When I have a moment to myself, usually at the end of the day, I look at the photos I have on my phone. Like every parent on this fragile earth of ours I have millions of photos of my baby. So I start to scroll and find myself already smiling.
At the beginning of the reel, the photos are just of milestones and little snippets of time..a visual diary of sorts; the arrival home from hospital, his first bath, the first time he rolled.
I even have videos of him just sleeping.
As parents, we capture all that sweetness. Little moments caught in time that would otherwise pass by without further thought. Which is perhaps why we tend to forget how hard it is being a parent and have more offspring.
The photo reel then changes and evolves, much like my little one. They start to feature more of the interactions between me or my husband and our child.
Now, rather than just being mere observers with my voice describing what’s happening on screen we’re recording the action as participants to the story.
The photos captured are now of him looking slightly off to the right or left, his gaze is beyond the camera depending on where I am. His mouth or face frozen in time in response to something I’ve said or done.
These moments are now more likely of our conversation about his day, his time at the beach, his first experience of ice-cream or that time we encouraged him to touch the reptiles at a petting zoo.
Turtles and snakes and lizards. Oh my!
While the phone and camera has become incredibly important in helping me remember these moments, I also need to remember to be in the moment.
“When mindfulness embraces those we love they will bloom like flowers”
-Thich Nhat Hanh
Have you noticed this?
I notice that when I give my son my absolute attention, when I involve myself completely in our play he remains confident and content. If I start our days off like this, then the rest of the day he doesn’t become clingy or whines and when it’s time to prepare lunch or clean up he is happy to continue playing on his own.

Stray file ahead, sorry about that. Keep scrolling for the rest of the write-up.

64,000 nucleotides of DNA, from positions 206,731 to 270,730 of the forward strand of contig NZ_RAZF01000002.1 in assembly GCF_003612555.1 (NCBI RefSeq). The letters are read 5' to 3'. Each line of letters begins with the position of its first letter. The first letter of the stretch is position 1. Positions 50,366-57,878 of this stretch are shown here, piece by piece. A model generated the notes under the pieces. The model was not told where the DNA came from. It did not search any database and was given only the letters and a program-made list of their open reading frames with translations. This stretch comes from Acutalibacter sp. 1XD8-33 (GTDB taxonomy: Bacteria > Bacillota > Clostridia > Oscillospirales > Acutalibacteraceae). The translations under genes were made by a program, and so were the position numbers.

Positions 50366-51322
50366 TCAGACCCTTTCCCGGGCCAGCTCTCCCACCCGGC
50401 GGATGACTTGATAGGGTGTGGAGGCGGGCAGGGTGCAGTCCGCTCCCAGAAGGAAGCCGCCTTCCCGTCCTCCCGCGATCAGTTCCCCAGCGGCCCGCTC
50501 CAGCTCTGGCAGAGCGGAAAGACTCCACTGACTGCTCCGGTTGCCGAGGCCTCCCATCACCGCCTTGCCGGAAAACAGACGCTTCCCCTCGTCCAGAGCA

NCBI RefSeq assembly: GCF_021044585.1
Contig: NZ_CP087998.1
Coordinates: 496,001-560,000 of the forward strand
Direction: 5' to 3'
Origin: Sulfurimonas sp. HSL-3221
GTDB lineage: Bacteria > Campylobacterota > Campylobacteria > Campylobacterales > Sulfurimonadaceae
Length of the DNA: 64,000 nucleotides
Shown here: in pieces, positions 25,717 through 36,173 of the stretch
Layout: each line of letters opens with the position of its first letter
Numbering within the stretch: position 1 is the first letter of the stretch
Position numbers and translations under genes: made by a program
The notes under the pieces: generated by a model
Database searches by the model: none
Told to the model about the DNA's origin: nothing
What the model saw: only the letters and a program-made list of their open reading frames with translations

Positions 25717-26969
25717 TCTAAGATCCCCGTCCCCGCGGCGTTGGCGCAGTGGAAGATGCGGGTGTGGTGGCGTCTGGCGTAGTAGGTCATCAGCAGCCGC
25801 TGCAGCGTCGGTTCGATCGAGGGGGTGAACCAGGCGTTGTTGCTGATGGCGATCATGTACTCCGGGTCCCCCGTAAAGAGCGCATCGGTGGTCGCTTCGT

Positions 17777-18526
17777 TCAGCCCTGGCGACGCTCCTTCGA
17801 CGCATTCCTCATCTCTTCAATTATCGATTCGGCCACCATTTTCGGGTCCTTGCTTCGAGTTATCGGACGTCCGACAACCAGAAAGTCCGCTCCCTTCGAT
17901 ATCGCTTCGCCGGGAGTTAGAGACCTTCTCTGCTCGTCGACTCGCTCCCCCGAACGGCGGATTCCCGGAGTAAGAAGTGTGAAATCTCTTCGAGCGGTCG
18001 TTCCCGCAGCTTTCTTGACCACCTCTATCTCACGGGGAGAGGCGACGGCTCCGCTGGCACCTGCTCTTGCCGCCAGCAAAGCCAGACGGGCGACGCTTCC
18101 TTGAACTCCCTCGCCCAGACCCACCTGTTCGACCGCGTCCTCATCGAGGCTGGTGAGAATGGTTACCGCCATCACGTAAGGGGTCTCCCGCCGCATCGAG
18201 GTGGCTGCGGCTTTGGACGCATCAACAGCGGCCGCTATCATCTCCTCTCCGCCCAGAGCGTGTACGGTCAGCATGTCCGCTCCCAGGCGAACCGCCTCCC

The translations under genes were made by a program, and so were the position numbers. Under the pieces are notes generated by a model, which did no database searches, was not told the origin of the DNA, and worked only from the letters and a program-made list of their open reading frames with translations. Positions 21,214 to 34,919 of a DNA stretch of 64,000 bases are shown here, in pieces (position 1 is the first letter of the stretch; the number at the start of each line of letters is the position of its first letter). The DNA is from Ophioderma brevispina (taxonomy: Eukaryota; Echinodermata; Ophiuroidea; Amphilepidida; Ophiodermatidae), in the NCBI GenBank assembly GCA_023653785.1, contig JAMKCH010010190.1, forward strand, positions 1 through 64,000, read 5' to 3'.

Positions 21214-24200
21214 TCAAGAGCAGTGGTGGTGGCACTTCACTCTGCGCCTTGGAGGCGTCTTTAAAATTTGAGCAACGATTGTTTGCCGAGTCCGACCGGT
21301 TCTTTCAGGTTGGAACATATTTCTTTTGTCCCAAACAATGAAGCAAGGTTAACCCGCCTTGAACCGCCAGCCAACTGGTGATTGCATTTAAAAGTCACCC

I don’t mean to say he needs my undivided attention all the time but rather at concentrated bursts at regular intervals, otherwise it would be exhausting.
There have even been days where I’ve been able to have an adult conversation with a friend for over an hour on the phone or read through a few chapters of a book while he continues to play. Small wins.
The opposite is also true.
That is, when I’m half present; I’m there with him in body but my mind is thinking of other things, errands, reminders, non-essentials that still occupy my thoughts then I find my little guy becomes a little more demanding.
He clings to my leg or he climbs over me to keep me low and accessible and I have to put aside what I’m doing.
I guess old or young, it doesn’t make a difference, everyone wants and deserves proper attention.
You know the kind.
When you’re looking into each other’s eyes, mirroring each other’s body language, acknowledging what’s being said with a nod or a smile or a word.
I’ve come to appreciate the need to not just be in the moment but embrace the moments. Really commit to them.
And being mindful does that.
Just looking back through the photos is a bittersweet reminder of how quickly they grow up. The collage of the memories is great but it doesn’t beat the warmness of a hug, the radiance of their smile or the touch of their tiny hands wrapped around our fingers.
Being in the moment we find ourselves content to stay there.